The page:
Check out the incredible Nemo Gould and his robot creations.And take a look at this very “different” type of interview with Nemo. His art is spectacular and innovative. A fusion of comic books, sculpture, robots and animatronics to state a few influences.
artist as brand, British artist, bruce munro, digital media, digital painting, illustration, illustrators journal, innovation, levinland, Levinland studio, Lighting installation, this week in digital media on blogtalk radio
I came across Bruce Munro’s work last week. His newest installation at Longwood Gardens in Pennsylvania caught my eye. I visited Longwood as I’ve mentioned before and I wanted to see what he did. I was knocked out! The images were mesmerizing. I tweeted him to tell him so and he tweeted back! I asked him for an interview and he agreed. His publicist Jenny facilitated the interview as Bruce was getting on a plane to England. It is rare for someone who is celebrated for his work as Bruce is to be so generous with his time. We are all lucky he was gracious enough to answer back.
As a kid were you interested in art? Were you encouraged to pursue it by parents, siblings, friends?
I loved it from a very early age. I can remember painting a picture of the sea and hoping that moving the paint around the paper in a similar way to water crashing on the rocks it would look like the sea. It did not but I recognised I had captured an essence of the sea. My parents really encouraged my art. They were very open minded and loved to see their kids happy and inspired.
When did the aspect of light and illumination as art come to you? What were your first attempts at “lighting as art” like?
Experimenting with Light formally started in Sydney when I was 24. My first conscious pieces were started at art school where I created irregular 2D window hangings from white layered paper. These were in part inspired by a Disney film The Castaways that I had seen as a child. A sequence in the film involved traveling through a glacier on an iceberg. I remember the beauty and colours of the ice.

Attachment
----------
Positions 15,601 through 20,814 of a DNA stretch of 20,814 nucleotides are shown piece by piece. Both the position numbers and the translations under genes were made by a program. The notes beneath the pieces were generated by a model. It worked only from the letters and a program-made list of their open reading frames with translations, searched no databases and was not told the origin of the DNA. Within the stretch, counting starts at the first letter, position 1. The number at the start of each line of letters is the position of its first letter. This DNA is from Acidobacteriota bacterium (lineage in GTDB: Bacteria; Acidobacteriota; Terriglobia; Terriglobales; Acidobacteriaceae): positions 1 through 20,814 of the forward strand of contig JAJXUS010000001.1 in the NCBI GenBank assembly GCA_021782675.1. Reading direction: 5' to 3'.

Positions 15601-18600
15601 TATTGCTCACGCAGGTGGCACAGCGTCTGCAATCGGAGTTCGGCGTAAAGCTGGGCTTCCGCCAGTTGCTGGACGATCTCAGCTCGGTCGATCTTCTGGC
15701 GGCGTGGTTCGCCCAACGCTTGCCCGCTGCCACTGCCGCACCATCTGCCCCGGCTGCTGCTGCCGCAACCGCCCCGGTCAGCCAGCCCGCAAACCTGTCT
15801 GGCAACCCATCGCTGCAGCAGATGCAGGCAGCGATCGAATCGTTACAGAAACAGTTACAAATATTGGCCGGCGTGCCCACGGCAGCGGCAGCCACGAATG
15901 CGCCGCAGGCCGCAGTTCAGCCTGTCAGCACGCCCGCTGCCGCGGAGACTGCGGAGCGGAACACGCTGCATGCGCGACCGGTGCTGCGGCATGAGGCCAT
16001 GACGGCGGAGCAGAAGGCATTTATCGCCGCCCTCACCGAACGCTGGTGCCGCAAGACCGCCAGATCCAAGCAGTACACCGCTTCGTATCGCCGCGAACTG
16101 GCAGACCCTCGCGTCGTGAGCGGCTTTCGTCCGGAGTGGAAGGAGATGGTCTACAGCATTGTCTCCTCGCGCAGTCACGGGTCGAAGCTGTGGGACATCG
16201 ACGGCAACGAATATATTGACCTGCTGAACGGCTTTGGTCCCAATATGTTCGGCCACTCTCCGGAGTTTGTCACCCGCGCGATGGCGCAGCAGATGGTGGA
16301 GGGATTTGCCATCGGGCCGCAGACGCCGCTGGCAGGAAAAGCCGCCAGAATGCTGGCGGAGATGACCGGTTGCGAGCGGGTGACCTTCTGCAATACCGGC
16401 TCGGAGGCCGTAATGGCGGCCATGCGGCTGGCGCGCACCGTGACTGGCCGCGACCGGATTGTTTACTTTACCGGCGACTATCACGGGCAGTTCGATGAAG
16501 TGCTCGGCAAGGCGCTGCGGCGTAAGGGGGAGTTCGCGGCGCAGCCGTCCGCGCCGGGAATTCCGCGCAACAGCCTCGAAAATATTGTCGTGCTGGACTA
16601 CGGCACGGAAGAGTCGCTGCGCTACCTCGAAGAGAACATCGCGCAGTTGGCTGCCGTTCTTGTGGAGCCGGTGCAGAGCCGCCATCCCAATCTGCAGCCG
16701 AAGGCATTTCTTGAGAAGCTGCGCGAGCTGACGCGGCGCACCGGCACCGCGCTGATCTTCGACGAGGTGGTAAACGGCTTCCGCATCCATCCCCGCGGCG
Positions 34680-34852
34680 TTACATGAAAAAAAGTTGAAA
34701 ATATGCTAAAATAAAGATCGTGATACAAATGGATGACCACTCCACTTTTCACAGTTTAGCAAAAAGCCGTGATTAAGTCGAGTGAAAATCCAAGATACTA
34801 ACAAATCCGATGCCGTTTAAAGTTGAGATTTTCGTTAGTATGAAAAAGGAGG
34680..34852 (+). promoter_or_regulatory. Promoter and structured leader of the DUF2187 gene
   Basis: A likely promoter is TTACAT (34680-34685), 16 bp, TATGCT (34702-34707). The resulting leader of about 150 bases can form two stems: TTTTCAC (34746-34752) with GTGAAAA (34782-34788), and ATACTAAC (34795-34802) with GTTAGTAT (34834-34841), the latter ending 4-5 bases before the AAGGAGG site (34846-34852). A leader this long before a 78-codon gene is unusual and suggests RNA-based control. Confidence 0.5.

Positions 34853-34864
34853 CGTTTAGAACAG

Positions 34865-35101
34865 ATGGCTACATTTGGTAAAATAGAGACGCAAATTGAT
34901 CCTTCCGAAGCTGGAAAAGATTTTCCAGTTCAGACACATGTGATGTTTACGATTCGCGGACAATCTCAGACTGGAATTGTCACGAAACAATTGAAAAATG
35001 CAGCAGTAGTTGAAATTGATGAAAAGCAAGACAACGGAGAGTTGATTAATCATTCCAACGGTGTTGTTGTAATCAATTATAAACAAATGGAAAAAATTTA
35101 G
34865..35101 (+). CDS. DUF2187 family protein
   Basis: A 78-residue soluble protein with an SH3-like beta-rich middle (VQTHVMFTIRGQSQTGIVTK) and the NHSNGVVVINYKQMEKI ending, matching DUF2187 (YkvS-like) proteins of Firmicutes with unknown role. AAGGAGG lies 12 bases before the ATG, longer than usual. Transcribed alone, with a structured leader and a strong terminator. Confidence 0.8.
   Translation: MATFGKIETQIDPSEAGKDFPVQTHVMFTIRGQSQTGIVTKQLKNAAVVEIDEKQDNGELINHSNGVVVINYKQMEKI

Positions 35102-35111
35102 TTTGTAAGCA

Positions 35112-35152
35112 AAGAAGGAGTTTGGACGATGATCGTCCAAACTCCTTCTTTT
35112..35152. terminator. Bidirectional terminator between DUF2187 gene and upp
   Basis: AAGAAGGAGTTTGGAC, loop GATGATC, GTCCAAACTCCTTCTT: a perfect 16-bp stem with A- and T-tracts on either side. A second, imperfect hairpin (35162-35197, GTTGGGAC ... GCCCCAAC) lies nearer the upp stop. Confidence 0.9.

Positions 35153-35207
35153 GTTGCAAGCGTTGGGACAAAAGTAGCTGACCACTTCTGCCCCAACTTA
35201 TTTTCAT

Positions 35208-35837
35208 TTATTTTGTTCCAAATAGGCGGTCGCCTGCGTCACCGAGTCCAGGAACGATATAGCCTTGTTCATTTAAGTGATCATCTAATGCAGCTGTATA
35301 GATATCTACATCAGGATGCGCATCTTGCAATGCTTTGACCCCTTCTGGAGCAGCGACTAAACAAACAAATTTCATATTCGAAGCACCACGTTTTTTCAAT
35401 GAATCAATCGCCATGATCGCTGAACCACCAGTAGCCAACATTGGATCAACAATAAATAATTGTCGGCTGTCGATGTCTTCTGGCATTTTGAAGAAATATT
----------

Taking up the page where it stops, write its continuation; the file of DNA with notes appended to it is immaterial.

How did art school shape your work? Did you have any teachers that helped you or inspired you. What other professional influences did you have.
My first art teacher (at eight) was a lady who wore no nickers . That inspired me! My next art teacher (sixteen) taught me to love drawing and keep skech books (that inspired me). At art school I learnt that I could not live happily without art (that inspired me) at twenty four in Sydney an advertising man called me a butterfly. That angered me but led to me focusing on light. (that inspired me).
How did you come to splitting your company into commercial lighting installations , lighting sculptures and lighting art?
I wanted to make art from the beginning but I realised I must wait until I found the truth of what I wanted to do. Meanwhile I set out to learn about light , and raise a family. At forty just after my father died I felt I had enough experience to give it a go. I also discovered that I wanted to express those fleeting precious moments of clarity where one becomes almost invisible from the ego.
What process or processes did you use to promote yourself? As an artist, commercial lighting firm and as a light sculptor?
Initially it was simply word of mouth. I have been lucky and had many lovely clients. Eventually I decided to look into PR because I live and work in the countryside. Fortune has favoured me again. I found a company who is as passionate as me in what they do. Claude Communications have been brilliant!
Do you create your own fixtures exclusively or do you mix them in with available components?